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Erie County officials: COVID-19 trends going in right direction

County officials provided updates on an outbreak tied to a Buffalo church, as well as the local impact of professional and amateur organized sports.

BUFFALO, N.Y. — Erie County provided its weekly COVID-19 update on Wednesday, where a variety of topics came into focus.

In terms of numbers, they continue to trend well.

As of August 4, there were 29 COVID-19 hospitalizations in the five-county Western New York Region, which is close to the lowest number (28) ever recorded during the pandemic. 

As well, on the most recent date for which testing data is available, of the 5,925 COVID-19 tests conducted in Erie County, 99.5 percent of those tests came back negative. 

Since the onset of the pandemic, 92 percent of those who have been diagnosed with COVID-19 in Erie County have survived the virus. 

Of the 671 COVID-19 related deaths recorded in the county, 75 percent of those involved persons over the age of 70.

Cases tied to Buffalo church

One week after she announced that a small cluster (fewer than 10 people) associated with the New Zion Baptist Church had tested positive for COVID-19, and five days after the county conducted a pop up testing clinic in the parking lot of the church in Buffalo's Fruit Belt neighborhood, county Health Commissioner Dr. Gale Burstein provided an update of what they found.

"So far we have identified 14 cases that have been associated with that outbreak," said Burstein, who says the number includes those who had previously been diagnosed.

However, as contact tracers continue their work, she also advised, "The investigation is still not over and we may be identifying additional cases."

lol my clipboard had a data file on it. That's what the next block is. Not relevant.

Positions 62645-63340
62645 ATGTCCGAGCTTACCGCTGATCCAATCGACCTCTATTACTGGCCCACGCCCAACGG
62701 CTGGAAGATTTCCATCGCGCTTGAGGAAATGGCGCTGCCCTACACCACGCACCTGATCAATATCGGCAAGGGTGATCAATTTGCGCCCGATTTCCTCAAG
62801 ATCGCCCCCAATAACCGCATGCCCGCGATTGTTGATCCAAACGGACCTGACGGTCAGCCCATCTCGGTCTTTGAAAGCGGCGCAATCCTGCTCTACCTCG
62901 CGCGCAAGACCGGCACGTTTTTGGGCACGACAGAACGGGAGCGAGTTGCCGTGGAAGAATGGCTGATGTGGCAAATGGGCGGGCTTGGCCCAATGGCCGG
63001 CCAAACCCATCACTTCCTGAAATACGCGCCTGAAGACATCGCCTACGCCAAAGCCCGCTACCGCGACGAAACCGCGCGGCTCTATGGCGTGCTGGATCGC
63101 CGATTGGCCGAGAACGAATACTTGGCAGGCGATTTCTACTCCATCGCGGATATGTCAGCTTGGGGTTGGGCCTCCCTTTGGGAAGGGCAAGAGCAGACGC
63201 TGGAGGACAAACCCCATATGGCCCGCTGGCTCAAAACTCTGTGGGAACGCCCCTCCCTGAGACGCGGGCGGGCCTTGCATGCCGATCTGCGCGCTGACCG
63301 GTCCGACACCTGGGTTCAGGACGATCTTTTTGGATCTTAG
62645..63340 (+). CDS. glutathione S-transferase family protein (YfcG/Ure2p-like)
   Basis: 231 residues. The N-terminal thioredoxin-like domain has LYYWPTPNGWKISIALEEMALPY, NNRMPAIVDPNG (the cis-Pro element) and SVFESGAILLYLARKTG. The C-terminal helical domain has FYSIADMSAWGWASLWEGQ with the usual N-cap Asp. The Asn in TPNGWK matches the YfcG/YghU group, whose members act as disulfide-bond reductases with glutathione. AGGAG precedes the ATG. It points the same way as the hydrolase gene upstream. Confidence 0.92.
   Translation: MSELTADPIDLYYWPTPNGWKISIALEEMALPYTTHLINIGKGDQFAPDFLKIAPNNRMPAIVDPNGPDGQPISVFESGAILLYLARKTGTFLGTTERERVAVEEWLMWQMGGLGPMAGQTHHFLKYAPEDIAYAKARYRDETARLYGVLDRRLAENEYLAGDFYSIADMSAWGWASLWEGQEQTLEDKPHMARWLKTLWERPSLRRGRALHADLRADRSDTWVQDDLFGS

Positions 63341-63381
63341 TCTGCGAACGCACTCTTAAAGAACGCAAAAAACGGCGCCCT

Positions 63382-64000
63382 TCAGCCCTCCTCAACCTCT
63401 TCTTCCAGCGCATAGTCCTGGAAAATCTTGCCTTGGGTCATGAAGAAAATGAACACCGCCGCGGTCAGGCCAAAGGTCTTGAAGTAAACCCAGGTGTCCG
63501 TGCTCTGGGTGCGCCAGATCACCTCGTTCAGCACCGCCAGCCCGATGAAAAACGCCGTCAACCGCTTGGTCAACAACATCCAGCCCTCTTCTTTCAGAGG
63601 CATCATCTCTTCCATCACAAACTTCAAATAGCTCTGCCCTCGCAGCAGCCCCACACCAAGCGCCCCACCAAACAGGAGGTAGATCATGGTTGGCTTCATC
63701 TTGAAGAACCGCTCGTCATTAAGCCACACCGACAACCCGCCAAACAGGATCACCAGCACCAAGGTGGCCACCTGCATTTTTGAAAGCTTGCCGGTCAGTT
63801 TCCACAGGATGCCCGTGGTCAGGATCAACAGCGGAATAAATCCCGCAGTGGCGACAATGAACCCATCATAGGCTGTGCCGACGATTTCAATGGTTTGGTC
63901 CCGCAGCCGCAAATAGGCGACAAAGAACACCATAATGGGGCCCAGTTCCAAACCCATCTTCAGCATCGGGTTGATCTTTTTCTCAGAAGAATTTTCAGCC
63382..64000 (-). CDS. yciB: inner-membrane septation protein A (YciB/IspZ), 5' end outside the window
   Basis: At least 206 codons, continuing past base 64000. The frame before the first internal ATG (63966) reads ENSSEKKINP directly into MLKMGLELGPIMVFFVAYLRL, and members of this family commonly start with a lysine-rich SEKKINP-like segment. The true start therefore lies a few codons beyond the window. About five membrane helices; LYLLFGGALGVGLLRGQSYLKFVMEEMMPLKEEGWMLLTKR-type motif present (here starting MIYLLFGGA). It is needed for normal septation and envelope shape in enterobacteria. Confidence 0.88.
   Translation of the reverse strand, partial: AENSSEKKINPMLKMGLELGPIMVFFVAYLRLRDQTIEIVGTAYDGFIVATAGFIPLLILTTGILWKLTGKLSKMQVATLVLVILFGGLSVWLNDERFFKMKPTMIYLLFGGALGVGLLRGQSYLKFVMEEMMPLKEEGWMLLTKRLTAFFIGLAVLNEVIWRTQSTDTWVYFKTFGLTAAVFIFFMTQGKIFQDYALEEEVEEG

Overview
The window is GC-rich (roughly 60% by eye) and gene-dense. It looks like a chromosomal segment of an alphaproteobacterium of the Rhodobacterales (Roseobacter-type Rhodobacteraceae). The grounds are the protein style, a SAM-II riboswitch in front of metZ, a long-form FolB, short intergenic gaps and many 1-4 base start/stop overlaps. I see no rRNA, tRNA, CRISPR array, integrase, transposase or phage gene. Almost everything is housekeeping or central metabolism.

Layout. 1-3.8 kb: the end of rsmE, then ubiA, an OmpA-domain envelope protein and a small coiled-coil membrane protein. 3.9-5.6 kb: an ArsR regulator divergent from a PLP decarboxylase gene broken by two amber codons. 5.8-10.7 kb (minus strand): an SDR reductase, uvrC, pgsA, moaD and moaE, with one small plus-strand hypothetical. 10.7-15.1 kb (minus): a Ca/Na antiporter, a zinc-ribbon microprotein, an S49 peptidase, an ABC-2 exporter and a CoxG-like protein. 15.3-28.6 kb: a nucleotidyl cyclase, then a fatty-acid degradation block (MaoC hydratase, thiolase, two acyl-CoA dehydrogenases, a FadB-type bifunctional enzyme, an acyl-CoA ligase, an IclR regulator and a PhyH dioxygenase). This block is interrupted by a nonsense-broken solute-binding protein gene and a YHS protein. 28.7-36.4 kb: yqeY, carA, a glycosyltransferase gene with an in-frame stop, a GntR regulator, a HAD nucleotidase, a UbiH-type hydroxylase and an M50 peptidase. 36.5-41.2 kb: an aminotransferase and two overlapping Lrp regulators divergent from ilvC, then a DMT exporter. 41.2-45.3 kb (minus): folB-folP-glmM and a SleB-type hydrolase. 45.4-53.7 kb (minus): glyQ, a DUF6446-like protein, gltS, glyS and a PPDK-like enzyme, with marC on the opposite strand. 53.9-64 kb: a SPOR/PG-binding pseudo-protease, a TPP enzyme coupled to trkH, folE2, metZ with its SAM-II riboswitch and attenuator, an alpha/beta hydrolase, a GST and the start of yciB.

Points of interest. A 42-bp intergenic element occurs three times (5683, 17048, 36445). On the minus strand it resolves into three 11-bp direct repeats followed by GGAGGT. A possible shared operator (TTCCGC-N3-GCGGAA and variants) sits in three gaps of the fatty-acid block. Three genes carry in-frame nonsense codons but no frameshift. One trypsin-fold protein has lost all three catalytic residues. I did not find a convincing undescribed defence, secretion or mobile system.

Of Bills, baseball, and bowling

Erie County Executive Mark Poloncarz is predicting that if and when the Buffalo Bills take to the field this season, games will at least initially be played without fans in the stands.

As officials in the town of Orchard Park, where the Bills stadiums is located, contemplate whether to allow tailgating at private lots near what would be a presumably empty stadium, Poloncarz said he had yet to discuss the issue with town leaders, but remarked, "There should not be mass tailgating."

As the scheduled debut of the Toronto Blue Jays on August 11 approaches, Poloncarz and Burstein said they were satisfied that measures taken will be sufficient for the games to be played safely.

"If I felt this was a danger to our community, I would have said no," Poloncarz said.

County officials recently were involved in talks with Major League Baseball officials, who say players will basically be quarantined in their hotels when they're not playing at the stadium which will also be devoid of fans.

"We feel confident based on that conversation that we can do this and safely protect our public and at the same time safely protect their players from the public," Poloncarz said.

When it comes to still shuttered bowling centers, hoping to re-open before the usual start of league play ins September, Poloncarz said he has been working with the state to allow bowling alleys to re-open.

"I don't see a reason why bowling leagues can't resume when people are bringing their own balls and shoes," Poloncarz said. "I have been hearing that New York State is working on the protocols for bowling, and hopefully those will be released soon."

County exec uses his bully pulpit to plead aid to municipalities

Poloncarz used part of the weekly update to implore residents of Erie County and beyond to contact their federal representatives and push for aid to local municipalities to be included in the next COVID-19 relief bill from Washington.

"I need the people out there who are watching this to take action," said Poloncarz, noting that virtually all local governments are facing financial woes due to the shutdowns associated with the pandemic, as well the response they've undertaken to combat the virus.

"Let your senators and congresspersons know that local governments are on the front lines of the battle of COVID-19 ... and they need help."